Using Asian Markets’ Low Correlation with US Markets

The correlation between US and international markets varies depending on market cycles.

Matthews Asia - Author

May 31 2017, Updated 12:05 p.m. ET

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Matthews Asia

A long-held tenet of international diversification has been that the low correlation with U.S. stocks provides a diversification benefit by reducing the volatility of the investor’s total portfolio. With increasing globalization of the developed markets, the correlation between MSCI EAFE and the S&P 500 has increased in recent years. Asian market indices have lower correlations with the U.S. than the MSCI EAFE Index, and the opportunities outlined in this paper show the potential for high returns. In hindsight, Asia Pacific ex Japan was better at increasing risk-adjusted returns for a U.S. equity investor portfolio over the 25 years ending 2015 than was EAFE, the benchmark approach actually used by many allocators.

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The benefit of low correlation becomes clear when calculating the most efficient portfolio, i.e. the one that maximizes the risk-adjusted return (or Sharpe ratio). Comparing the historical returns for the S&P 500, MSCI EAFE and MSCI AC Asia Pacific ex Japan indices over the 25-year period 1991–2015, the most efficient empirical portfolio over that period would have held only 85% U.S. equity. The other 15% in that efficient portfolio however was not EAFE (which received a zero allocation), but Asia Pacific ex Japan.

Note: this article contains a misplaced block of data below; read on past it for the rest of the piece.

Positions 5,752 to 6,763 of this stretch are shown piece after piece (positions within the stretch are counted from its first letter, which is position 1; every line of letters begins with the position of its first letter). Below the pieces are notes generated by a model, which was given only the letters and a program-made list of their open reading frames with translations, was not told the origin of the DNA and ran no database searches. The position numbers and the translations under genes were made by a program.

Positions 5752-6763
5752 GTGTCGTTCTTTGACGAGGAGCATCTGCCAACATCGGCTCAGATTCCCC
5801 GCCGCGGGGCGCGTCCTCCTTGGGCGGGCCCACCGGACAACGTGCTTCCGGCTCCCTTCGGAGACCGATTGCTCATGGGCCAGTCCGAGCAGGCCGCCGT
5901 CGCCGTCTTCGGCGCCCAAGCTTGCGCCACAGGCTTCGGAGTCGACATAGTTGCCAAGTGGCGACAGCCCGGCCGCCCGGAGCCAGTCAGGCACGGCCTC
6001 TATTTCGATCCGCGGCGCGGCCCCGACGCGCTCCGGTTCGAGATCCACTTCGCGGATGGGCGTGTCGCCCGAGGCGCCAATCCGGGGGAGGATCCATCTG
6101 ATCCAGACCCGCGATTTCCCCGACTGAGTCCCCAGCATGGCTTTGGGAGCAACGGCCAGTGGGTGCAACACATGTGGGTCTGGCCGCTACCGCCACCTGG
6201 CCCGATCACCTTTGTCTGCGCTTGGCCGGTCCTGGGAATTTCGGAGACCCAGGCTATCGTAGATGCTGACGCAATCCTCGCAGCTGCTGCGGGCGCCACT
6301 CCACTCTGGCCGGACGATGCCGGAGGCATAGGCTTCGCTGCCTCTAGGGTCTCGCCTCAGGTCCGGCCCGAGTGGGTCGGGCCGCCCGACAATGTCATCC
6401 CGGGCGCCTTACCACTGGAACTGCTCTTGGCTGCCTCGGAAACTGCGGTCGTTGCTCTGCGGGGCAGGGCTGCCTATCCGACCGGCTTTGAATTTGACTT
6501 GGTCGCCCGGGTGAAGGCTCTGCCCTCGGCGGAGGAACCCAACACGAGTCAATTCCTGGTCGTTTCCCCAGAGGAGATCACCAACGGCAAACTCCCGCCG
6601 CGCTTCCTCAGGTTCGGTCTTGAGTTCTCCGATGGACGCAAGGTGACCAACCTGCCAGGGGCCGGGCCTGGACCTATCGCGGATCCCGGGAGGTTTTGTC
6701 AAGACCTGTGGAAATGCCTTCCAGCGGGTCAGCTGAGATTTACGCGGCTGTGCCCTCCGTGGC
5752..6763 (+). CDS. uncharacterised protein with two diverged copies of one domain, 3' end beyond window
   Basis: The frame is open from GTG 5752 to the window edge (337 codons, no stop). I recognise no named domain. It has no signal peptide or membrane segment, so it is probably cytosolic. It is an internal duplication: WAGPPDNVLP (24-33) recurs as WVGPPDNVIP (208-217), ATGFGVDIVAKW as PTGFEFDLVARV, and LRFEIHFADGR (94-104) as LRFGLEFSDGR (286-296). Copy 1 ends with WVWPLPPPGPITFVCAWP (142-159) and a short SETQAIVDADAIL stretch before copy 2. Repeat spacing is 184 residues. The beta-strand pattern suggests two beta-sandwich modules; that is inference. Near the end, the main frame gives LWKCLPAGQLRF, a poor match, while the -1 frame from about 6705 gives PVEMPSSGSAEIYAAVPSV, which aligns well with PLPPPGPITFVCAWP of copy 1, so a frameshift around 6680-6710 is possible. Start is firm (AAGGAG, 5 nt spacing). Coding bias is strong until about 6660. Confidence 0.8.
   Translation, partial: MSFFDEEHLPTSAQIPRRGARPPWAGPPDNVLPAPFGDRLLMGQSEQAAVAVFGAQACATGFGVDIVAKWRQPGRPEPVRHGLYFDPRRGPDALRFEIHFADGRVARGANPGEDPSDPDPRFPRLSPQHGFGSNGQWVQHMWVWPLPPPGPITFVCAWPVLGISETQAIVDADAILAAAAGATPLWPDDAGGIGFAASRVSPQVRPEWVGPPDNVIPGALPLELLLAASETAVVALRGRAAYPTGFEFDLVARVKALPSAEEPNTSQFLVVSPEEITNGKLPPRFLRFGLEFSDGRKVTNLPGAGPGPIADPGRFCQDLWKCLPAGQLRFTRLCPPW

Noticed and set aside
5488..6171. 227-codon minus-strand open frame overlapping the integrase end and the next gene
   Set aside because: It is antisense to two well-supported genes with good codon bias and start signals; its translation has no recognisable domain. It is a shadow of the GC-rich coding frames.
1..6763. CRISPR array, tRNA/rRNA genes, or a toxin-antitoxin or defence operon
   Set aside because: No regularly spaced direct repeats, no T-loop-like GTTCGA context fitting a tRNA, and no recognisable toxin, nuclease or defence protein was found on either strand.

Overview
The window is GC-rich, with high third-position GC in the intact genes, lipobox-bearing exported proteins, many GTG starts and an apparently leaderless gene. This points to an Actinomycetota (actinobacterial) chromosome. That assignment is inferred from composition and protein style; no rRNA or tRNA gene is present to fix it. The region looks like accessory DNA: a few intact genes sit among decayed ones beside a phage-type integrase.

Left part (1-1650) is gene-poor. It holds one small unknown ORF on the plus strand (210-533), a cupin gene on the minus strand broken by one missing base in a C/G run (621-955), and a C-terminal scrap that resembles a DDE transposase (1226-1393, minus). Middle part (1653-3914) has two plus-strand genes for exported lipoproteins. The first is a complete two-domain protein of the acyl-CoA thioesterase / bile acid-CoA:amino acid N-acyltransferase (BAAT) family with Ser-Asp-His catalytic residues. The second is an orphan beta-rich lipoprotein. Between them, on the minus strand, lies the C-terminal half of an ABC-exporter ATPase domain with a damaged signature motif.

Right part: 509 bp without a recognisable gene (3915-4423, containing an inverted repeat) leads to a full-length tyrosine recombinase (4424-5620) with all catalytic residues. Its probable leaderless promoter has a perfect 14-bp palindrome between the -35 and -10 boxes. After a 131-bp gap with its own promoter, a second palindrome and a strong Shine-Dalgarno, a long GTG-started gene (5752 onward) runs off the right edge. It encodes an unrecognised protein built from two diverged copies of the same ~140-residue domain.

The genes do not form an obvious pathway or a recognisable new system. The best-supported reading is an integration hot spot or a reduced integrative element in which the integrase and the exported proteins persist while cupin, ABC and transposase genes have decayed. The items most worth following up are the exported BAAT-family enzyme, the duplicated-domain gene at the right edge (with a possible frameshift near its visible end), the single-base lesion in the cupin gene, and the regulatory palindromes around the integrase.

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Asian markets’ low correlation with US markets

The correlation between US and international markets varies depending on market cycles. During intense volatility, correlation often approaches 1.0, while during market stability, it’s normally lower. According to the American Association of Individual Investors, the S&P 500’s (SPY) correlation with the MSCI EAFE (Europe, Australasia, Far East) Index was as high as 0.99 between 2005 and 2009. However, over 40 years, the average correlation between US and international markets was lower at around 0.59.

Over the ten-year period ended April 2015, the iShares Core S&P 500 ETF (IVV), which represents US stocks, had a correlation of 0.88 with the iShares MSCI EAFE ETF (EFA), which represents global stocks (excluding the United States and Canada).

On the other hand, over the ten-year period ended April 2017, the SPDR S&P 500 ETF (SPY) had a correlation of 0.90 with the SPDR MSCI ACWI ex-US ETF (CWI) and a much lower correlation of 0.70 with the SPDR S&P Emerging Asia Pacific ETF (GMF). These correlations clearly indicate that Asian funds provide better diversification benefits than popular global benchmarks. Low correlation reduces the volatility of a portfolio while enhancing risk-adjusted returns.


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